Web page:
Patients Report Fewer Side Effects From Reproxalap Than Lifitegrast

Patient at eye doctor
Patient at eye doctor
A study shows patients had less ocular discomfort, visual blur, and dysgeusia using 2 formulations of reproxalap than with lifitegrast 5%.

Patients with dry eye disease (DED) tolerated the application of 2 formulations of reproxalap better than lifitegrast, according to an investigation published in Clinical Ophthalmology.

The study reviewed patient responses in 3 areas after lifitegrast ophthalmic solution 5%, reproxalap 0.25% standard formulation (SF), or reproxalap 0.25% novel formulation (NF). Investigators instilled 1 of the 3 drops into 17 patients’ eyes who were then asked to complete a questionnaire. The patients were asked questions about ocular discomfort, blurry vision, and dysgeusia (bad taste) at several points after instillation. Discomfort was rated on the ocular discomfort score (ODS) (0 to 10). The patients were seen 3 different times in 7 days. At each visit, 1 treatment was applied to both eyes by an unmasked technician. Treatments were administered 2 to 4 days apart. 

“Most prescription eye drops lead to transient instillation site discomfort,” researchers explain. But “post-acute tolerability that lasts for ≥1 hour after administration is a critical determinant of compliance, QoL, and treatment efficacy.”

Approximately two-thirds of patients with DED prescribed lifitegrast discontinue treatment after a median of 1 month, potentially due to ocular discomfort associated with the drop, researchers note. 

Reproxalap scored better than lifitegrast in ocular comfort, vision, and dysgeusia. The report shows that the probability of a negative response with regards to comfort for the Reproxalap SF groups was 10.5% and for the reproxalap NF, it was 7.4%; For lifitegrast, it was 44.9% (P =.0006, P =.0003, respectively). The dysgeusia scores were greater for the lifitegrast group vs both the reproxalap groups as well (P =.1042 and P =.0184, respectively), with 16% of the negative responders in the lifitegrast groups reporting dysgeusia. The blurry vision rating too was higher in the lifitegrast group than either reproxalap group, with 53% of the negative responders in the lifitegrast group reporting a blurry vision score of 3 (out of 10) or higher, that lasted for any duration, vs 16% in the reproxalap groups.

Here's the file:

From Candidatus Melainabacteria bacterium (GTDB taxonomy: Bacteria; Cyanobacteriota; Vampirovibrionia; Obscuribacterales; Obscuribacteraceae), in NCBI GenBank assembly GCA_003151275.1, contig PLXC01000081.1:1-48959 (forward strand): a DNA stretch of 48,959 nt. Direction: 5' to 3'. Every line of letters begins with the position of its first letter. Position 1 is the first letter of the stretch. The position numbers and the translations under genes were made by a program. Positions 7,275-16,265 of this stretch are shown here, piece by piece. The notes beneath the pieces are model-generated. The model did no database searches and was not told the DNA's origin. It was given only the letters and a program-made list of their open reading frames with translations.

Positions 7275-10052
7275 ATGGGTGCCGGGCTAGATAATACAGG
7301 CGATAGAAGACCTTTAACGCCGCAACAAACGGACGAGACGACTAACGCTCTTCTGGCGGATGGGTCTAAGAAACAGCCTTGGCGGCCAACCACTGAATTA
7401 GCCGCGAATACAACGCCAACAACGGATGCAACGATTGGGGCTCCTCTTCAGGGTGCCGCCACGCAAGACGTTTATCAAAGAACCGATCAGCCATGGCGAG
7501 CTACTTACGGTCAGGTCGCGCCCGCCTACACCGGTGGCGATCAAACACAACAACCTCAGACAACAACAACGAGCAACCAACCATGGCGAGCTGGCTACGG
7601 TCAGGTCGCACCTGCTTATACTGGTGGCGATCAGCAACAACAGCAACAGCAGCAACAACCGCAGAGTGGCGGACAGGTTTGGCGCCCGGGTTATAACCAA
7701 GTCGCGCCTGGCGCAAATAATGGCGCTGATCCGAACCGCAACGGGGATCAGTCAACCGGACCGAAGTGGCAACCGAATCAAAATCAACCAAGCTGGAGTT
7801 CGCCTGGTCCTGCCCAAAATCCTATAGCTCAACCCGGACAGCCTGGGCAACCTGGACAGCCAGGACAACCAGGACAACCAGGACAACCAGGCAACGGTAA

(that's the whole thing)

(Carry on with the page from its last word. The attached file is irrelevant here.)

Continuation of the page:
Researchers report that no significant safety findings were observed following administration of any drop and all slit lamp and fundus findings were clinically insignificant, with no changes during the trial. The novel reproxalap formulation used in this study was similar to the standard formulation, except that the percent weight/volume of an excipient was modestly increased. Currently, lifitegrast is 1 of only 2 anti-inflammatory ophthalmic drugs approved by the US Food and Drug Administration for the treatment of DED, and it is the only drug approved for the treatment of the signs and symptoms of DED.

“Reproxalap has broad statistically significant advantages over lifitegrast in assessments of the most common lifitegrast side effects of ocular discomfort, blurry vision, and dysgeusia,” according to the investigators. “The superior performance of reproxalap…may result in greater patient adherence to, and lower discontinuation rates for, a novel potential prescription DED therapy.”

Disclosure: Multiple study authors declared affiliations with the biotech, pharmaceutical, and/or device companies. This study was supported by Aldeyra Therapeutics, Inc. Please see the original reference for a full list of authors’ disclosures.  


McMullin D, Clark D, Cavanagh B, Karpecki P, Brady T. Topical reproxalap 0.25% and lifitegrast 5% in patients with dry eye disease. Clin Ophthalmol. Published online September 3, 2021. doi:10.2147/OPTH.S327691